WEDNESDAY, June 1, 2022 (HealthDay News) — Mothers who have been given a second or third dose of the COVID-19 vaccine during pregnancy have a lower risk of COVID-19 during the first four months of life, during which There is less risk. Delta variant-dominated period, according to a study published online June 1 JAMA Internal Medicine,
Alain Karlsson, PhD, of the Norwegian Institute of Public Health in Oslo, and colleagues investigated whether COVID-19 vaccination in pregnancy is associated with a lower risk of COVD-19 in infants up to 4 months of age during delta- and omicron-dominant Duration. A total of 21,643 live infants were included in the register-based cohort study.
Researchers found that 45.0 percent of babies born alive were born to women who received a second or third dose of the COVID-19 vaccine during pregnancy. The incidence rate of a positive test for severe acute respiratory syndrome coronavirus 2 (SARS-CoV-2) was 5.8 per 10,000 follow-up days in the first four months of life. Compared to infants of non-vaccinated mothers, infants of mothers who were vaccinated during pregnancy have a lower risk of testing positive, and the delta type-prime period is at lower risk than during the omicron period (incidence rate: 1.2 versus 3.0 per 10,000 follow-up days) [adjusted hazard ratio, 0.29] during the delta dominance period and 7.0 versus 10.9 per 10,000 follow-up days [adjusted hazard ratio, 0.67] during the Omicron dominance period).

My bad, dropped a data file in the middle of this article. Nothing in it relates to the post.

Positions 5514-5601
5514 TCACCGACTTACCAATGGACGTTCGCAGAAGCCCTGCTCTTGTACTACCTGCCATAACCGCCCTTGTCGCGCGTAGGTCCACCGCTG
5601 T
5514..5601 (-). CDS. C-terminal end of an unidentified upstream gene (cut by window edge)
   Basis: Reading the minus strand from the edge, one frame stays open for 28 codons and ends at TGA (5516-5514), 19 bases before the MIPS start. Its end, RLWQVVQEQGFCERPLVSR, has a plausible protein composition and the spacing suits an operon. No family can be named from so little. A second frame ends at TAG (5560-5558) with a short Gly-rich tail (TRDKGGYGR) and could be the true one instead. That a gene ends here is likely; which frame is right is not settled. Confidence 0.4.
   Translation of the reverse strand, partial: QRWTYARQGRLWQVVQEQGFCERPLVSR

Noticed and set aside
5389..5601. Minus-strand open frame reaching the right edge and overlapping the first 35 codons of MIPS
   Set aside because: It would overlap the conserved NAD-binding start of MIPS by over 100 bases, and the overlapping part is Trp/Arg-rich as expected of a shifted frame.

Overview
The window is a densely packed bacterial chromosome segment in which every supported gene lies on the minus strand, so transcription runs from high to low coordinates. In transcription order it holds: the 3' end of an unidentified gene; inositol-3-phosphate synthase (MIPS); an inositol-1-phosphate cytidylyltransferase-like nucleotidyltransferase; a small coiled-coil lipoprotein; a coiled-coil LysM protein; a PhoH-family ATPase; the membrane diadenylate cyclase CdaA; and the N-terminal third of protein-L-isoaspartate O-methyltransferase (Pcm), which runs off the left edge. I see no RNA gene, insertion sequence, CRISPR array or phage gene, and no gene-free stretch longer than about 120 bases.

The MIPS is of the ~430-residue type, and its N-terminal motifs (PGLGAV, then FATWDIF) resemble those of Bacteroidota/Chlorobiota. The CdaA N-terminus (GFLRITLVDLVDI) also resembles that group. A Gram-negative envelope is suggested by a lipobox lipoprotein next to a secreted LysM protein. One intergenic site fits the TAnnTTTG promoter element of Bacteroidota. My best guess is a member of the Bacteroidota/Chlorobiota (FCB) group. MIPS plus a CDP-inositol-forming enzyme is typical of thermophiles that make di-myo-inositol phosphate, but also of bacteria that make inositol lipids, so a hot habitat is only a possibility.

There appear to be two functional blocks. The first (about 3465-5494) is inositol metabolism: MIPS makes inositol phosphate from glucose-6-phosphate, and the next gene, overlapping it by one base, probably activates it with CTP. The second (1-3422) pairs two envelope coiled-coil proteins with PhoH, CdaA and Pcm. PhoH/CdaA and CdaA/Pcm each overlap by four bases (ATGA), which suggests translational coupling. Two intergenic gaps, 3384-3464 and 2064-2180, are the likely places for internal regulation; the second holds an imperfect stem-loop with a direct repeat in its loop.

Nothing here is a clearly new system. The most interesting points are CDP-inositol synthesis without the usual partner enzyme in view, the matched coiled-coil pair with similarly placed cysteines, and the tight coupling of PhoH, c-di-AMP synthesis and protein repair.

“The findings of this study provide preliminary evidence to suggest that infants benefit from passive protection against SARS-CoV-2 infection following maternal COVID-19 vaccination during pregnancy,” the authors write.